Below is the documentation that I think you will find most useful:
On my Node.js journey I came across The Node Beginner Book (which you can also buy bundled with Hands-on Node.js).
As the name suggests The Node Beginner Book is targeted at beginners and the goal of the author is to take you from novice to advanced novice, which it achieves well. The book is structured as a tutorial. It starts with the basics and then works towards a more structure codebase that demonstrates how to use modules for separation of concerns. There are also a bunch of links to other good resources that help you understand Node. As I go through my learning curve I am aggregating these and other resources I have found useful, I’ll share them soon.What I really like about the tutorial is it doesn’t just tell you what is bad, it shows you in code so you can see first hand. There are some really important lessons to be learned here in terms of “blocking” operations and the Node.js event loop.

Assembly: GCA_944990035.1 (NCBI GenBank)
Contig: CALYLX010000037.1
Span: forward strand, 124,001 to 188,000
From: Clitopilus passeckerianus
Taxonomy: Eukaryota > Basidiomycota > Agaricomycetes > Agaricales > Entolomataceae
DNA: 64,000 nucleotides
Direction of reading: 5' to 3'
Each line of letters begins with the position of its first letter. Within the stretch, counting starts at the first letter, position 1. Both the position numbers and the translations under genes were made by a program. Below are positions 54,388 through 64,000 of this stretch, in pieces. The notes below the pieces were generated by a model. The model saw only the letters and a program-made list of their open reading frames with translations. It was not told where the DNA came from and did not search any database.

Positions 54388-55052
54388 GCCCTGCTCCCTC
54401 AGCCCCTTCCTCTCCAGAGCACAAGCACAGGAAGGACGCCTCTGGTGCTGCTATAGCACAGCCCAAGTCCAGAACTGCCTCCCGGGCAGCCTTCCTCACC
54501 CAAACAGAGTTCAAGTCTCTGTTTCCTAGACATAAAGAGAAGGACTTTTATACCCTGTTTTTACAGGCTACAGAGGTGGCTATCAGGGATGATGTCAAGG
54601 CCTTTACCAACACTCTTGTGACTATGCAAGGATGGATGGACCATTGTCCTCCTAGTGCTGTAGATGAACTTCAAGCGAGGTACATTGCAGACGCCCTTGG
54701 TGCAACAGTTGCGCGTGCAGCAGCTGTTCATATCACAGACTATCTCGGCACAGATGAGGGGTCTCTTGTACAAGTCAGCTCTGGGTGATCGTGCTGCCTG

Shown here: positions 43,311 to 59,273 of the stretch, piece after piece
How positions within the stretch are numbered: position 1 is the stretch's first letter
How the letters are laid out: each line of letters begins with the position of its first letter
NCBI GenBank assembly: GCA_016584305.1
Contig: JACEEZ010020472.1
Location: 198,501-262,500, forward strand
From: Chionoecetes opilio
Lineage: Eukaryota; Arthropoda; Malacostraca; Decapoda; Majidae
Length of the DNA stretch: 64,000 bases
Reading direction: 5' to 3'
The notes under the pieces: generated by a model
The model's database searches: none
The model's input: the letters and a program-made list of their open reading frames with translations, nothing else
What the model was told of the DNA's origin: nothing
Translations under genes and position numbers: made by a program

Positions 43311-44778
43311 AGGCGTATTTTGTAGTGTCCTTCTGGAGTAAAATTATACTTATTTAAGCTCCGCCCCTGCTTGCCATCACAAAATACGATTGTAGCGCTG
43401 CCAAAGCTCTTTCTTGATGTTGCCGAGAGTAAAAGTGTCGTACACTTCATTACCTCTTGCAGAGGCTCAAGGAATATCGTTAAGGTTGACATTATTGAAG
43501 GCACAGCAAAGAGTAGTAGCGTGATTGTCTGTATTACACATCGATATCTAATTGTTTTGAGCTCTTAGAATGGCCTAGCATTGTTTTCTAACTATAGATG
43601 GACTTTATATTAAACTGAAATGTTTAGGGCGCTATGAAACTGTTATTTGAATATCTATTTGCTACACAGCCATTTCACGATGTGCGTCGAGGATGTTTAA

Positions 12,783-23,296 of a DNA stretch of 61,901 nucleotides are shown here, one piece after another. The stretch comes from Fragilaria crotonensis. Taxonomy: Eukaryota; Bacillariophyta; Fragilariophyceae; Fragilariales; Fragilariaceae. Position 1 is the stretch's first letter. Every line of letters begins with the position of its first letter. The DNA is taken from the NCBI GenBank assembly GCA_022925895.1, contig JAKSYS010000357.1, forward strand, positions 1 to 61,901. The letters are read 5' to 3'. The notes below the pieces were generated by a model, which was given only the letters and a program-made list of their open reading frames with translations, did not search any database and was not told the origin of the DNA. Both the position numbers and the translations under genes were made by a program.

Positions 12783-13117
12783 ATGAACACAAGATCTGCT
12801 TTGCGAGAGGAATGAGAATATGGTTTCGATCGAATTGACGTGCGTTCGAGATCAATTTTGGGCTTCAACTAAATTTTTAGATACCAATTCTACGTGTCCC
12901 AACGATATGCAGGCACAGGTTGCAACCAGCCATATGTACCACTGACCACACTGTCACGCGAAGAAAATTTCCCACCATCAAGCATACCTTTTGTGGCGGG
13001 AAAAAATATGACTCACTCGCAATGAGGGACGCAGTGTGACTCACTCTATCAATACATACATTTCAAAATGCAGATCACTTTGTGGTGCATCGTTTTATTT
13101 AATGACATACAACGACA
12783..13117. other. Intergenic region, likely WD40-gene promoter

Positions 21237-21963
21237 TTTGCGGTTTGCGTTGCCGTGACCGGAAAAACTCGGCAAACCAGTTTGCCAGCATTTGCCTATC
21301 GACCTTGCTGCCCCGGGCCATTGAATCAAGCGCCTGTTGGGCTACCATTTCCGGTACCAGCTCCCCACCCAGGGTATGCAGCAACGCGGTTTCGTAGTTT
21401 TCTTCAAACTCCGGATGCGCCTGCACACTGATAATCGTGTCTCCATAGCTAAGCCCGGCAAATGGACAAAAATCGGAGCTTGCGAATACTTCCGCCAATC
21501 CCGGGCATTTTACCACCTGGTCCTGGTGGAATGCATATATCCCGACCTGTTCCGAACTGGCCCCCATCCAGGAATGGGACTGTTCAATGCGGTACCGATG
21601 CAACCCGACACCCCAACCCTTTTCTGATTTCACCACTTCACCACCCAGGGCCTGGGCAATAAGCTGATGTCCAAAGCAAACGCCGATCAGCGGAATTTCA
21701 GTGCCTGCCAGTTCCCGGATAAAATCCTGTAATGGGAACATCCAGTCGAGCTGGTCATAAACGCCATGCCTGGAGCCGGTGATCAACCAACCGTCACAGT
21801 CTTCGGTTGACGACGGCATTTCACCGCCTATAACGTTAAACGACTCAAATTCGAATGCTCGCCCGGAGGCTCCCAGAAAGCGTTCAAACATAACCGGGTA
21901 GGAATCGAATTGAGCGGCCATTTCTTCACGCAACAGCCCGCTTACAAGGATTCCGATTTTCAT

I am currently expanding the MongoDB example I did with Mongoose in an earlier post. I want to build upon what The Node Beginner Book teaches to provide a more robust reference for a production Node application. I hope to share it soon in a future post.
In the mean time, if you are starting out with Node, even as an accomplished programmer, I would recommend taking a couple of hours to go work through the book. It’s a good investment of time.
We live in a world of YAGNI (“you ain’t gonna need it”), DTSTTCPW (“do the simplest thing that could possibly work”), MVP (“minimum viable product”), and MCR (“minimum credible release”).